Denial of visa to Modi an improper act

Mr Narendra Modi is a constitutionally elected Chief Minister of Gujarat. The denial of visa to him by the US Administration cannot be termed as a diplomatically sound act.

The US’ track record of human rights is as sullied as of any other colonial power. During a visit to India recently, Venezuela President Hugo Chavez Frias alleged that the US was trying to “eliminate” him. The past history of colonisation of US by the Whites is a dirty linen soiled with the blood of the Red Indians, the first natives, who even now are leading miserable lives confined to selected reserved areas. The US recently got the President of Panama ousted over the Panama Canal issue.

The recent disclosure of sex abuses of Iraqi prisoners in American concentration camps would make anybody bow his head in shame. Where were their human rights? True, the US is the lone super power today, the only ‘policeman’. But Caesar’s wife should be above suspicion. Physician heal thyself, that is what the US also needs to be aware of. History always remains in a state of flux.

V.I.K. SHARMA, IAS (retd), Jalandhar




Mr Modi says that the Indian Constitution has been insulted. But he himself is responsible for this insult. Even if he is not directly responsible for Gujarat riots in 2002, he is certainly responsible for his failure to act properly and in time. We have plenty of lawmakers and ministers who have serious charges of criminal nature against them. No honourable country would welcome them. If and when visas are denied to them, shall we make hue and cry?

We should take immediate steps to suitably change the Constitution to keep criminals out of Parliament and State Assemblies. Otherwise, we shall continue to invite such insults. We must, with one voice, force the politicians to take this most important step immediately.

Dr G.D. THAPAR, Ambala Cantt

Rock Garden in all towns

Nek Chand has rightly proposed a Rock Garden in all towns and cities (March 17). The Rock Garden at Chandigarh speaks volumes for Nek Chand’s creative genius.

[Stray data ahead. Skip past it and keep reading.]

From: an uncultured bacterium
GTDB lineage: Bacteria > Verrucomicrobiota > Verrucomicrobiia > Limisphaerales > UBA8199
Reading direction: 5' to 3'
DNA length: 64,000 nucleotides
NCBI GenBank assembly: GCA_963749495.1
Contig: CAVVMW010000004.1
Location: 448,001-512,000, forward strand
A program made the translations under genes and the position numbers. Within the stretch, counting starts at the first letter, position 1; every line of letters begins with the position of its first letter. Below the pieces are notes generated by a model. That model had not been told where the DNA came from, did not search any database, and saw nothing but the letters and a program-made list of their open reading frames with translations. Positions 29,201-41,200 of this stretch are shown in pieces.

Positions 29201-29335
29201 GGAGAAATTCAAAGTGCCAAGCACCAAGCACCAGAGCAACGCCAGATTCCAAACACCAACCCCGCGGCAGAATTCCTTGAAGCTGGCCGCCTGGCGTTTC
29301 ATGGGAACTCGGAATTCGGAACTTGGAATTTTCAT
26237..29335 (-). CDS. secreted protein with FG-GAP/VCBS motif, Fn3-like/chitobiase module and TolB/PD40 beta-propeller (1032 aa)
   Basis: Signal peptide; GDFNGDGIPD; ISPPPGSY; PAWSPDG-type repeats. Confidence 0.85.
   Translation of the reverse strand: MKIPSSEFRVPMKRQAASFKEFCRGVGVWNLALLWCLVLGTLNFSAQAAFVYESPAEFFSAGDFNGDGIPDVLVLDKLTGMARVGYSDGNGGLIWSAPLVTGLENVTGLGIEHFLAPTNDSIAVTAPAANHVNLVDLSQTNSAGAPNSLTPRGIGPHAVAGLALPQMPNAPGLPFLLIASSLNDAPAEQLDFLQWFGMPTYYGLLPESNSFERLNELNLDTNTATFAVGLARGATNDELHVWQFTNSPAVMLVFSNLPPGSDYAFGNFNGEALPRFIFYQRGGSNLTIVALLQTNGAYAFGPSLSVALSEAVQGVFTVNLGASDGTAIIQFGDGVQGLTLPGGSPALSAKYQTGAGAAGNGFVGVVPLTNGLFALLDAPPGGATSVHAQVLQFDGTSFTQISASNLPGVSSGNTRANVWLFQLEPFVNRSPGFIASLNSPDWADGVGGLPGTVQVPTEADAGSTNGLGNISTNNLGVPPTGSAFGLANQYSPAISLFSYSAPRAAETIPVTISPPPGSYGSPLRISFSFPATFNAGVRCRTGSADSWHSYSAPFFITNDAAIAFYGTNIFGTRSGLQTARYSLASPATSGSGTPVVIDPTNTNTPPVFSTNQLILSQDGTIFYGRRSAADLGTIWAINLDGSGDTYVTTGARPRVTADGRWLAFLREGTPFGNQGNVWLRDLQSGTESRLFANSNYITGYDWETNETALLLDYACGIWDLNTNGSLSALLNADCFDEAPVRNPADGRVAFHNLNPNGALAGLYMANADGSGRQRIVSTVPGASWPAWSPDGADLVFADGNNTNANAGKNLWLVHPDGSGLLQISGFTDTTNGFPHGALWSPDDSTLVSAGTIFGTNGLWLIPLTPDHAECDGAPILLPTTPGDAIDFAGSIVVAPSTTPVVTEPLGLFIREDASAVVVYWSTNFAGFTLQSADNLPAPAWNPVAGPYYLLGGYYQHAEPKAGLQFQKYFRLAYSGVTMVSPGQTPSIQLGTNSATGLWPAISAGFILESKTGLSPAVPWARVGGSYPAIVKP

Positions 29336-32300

Disposal of solid waste is becoming a serious probation with the ever increasing construction activity. Its utilisation for creating Rock Garden in the towns and cities across the country would not only ease the solid waste disposal problems but also help clean up and beautify the neglected surroundings of our urban areas.

Nek Chand’s unique expertise should be fully exploited. A Central institution should be established to train selected architects in the innovative fields of scenic beautification. The state governments, NGOs and the numerous public welfare organisations should join hands to make Nek Chand’s fascinating dream a reality.

Brig H.S. CHANDEL (retd), Una (HP)

Focus on results

The Government of India’s Bharat Nirman scheme may help ameliorate the rural sector (Feb 20). Rural sector definitely needs more attention and enhanced budgetary outlay.

Many schemes are under implementation today. These include the Swaranjayanti Gram Swarozgar Yojana (SGSY) for generating self-employment, the Sampooran Grameen Rozgar Yojana for providing  wage employment, food security and improving nutritional levels, the Rural Housing and Total Sanitation Campaign to provide basic amenities to the rural poor, the Prime Minister’s Grameen Sadak Yojana for 100 per cent rural connectivity, the Rashtriya Sam Vikas Yojana, the National Food For Work Programme for 150 most backward districts for overall development, the Provision of Urban Facilities in Rural Areas (PURA), the Integrated Wastelands Development Programme, the Drought Prone Area Programme and Desert Development Programme under Hariyali to conserve natural resources.

However, instead of announcing new schemes, the government should take stock of the situation and strengthen the delivery mechanism to achieve the desired results. Efficiency should be the buzzword.

Prof PURAN SINGH, Nilokheri (Karnal)

What ails Doaba?

Minna Zutshi’s write-up “Doaba decadence” was timely (March 18). Doaba’s urban life consisting mainly of the neo-rich youth, flush with foreign money, has got stuck in the hedonistic quagmire. It has lost its traditional moorings and has yielded to the Epicurean taste.

Bereft of its traditional moral fibre, it has embroiled itself in crass materialistic pursuits. In such a scenario, the casualty naturally is the old world charm of sincere relationships based on mutual respect and trust.

KARTAR SINGH MEET, Jalandhar Cantt


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